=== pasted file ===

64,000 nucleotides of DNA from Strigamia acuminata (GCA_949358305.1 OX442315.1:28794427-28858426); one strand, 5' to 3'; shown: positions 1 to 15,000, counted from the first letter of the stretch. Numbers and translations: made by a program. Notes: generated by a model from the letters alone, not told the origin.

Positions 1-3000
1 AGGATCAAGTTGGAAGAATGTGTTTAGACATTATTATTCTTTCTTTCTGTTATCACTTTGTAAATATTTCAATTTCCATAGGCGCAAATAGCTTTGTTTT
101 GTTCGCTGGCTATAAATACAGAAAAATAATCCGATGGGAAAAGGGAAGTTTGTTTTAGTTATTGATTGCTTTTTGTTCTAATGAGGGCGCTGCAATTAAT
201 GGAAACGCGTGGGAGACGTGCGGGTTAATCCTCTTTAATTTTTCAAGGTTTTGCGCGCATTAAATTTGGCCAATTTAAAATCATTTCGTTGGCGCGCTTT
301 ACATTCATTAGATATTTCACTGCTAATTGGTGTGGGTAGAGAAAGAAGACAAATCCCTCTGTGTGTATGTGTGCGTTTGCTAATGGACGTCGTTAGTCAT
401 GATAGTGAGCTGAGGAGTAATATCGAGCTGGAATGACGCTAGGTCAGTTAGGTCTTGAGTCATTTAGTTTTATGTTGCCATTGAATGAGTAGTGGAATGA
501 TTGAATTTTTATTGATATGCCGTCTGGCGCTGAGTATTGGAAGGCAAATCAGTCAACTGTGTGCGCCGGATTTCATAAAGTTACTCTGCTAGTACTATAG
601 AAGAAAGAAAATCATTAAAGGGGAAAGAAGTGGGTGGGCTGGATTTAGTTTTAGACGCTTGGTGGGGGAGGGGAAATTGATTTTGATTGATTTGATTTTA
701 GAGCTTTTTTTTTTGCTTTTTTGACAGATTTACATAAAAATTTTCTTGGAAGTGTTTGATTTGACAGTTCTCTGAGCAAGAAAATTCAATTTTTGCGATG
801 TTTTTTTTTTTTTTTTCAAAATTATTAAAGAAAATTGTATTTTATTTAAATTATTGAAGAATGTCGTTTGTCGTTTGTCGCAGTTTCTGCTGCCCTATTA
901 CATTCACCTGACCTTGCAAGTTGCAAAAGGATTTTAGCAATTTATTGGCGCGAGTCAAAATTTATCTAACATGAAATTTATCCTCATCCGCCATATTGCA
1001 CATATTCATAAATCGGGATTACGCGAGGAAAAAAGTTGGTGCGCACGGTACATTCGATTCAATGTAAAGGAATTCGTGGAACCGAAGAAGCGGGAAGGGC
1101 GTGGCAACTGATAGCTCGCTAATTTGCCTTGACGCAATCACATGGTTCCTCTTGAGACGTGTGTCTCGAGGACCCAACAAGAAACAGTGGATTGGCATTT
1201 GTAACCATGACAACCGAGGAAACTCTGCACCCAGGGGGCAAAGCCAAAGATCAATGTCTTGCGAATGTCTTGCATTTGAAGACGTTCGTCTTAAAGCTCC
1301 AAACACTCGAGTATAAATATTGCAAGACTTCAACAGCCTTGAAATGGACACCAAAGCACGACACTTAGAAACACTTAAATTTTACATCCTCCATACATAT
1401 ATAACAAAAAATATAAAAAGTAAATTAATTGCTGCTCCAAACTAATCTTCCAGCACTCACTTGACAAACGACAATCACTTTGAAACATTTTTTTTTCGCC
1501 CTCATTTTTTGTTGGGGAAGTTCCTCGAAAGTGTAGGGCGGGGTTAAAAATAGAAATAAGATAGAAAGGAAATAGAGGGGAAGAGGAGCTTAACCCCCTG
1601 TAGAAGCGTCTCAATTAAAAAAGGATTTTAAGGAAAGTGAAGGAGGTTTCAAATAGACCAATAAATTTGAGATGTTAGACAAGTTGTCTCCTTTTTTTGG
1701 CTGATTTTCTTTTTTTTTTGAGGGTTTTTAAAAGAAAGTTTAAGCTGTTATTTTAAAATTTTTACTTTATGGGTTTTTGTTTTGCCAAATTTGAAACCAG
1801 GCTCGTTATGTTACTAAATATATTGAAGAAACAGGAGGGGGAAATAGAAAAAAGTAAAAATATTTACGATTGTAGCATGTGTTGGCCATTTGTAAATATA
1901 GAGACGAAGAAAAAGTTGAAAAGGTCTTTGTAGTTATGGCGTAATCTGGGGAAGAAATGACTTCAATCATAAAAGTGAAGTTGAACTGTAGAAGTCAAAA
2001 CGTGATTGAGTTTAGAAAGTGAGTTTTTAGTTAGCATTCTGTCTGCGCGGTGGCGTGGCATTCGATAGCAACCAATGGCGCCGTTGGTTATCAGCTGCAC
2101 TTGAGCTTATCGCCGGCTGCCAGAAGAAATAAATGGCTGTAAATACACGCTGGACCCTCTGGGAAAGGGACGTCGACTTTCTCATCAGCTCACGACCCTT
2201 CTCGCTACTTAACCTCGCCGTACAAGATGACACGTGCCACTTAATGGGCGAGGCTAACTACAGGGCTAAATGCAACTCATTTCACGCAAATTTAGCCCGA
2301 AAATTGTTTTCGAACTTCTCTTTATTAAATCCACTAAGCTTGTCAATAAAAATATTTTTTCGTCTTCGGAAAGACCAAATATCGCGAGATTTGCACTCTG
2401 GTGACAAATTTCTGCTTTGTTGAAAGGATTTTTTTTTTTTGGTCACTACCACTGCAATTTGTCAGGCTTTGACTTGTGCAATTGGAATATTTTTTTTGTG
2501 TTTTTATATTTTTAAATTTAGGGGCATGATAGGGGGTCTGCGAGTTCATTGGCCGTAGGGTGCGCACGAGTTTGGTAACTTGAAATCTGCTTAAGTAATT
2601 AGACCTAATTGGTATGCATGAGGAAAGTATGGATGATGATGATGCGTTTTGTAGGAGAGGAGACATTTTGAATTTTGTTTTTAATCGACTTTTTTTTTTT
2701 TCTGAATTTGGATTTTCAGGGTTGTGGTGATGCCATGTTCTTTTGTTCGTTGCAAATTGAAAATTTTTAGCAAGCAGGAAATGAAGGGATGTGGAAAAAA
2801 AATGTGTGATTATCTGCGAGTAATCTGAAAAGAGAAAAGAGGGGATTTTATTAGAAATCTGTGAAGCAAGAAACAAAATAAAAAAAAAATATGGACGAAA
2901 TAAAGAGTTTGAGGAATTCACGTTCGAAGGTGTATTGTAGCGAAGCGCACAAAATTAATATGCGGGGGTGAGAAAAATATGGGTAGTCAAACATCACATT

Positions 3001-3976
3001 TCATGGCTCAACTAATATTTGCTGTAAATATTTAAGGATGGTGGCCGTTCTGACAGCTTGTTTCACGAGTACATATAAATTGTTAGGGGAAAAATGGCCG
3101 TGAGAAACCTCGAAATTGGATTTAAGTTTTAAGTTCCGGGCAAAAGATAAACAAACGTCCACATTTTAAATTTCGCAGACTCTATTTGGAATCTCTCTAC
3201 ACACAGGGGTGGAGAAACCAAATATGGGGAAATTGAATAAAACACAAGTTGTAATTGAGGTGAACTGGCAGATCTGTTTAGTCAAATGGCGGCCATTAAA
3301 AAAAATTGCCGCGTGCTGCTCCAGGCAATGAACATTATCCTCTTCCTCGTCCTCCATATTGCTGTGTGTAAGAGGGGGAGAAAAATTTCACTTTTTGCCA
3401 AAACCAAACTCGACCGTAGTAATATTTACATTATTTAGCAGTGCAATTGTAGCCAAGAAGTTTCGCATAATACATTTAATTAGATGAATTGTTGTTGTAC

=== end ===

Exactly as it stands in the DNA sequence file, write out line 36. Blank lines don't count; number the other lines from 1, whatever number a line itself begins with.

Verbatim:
3201 ACACAGGGGTGGAGAAACCAAATATGGGGAAATTGAATAAAACACAAGTTGTAATTGAGGTGAACTGGCAGATCTGTTTAGTCAAATGGCGGCCATTAAA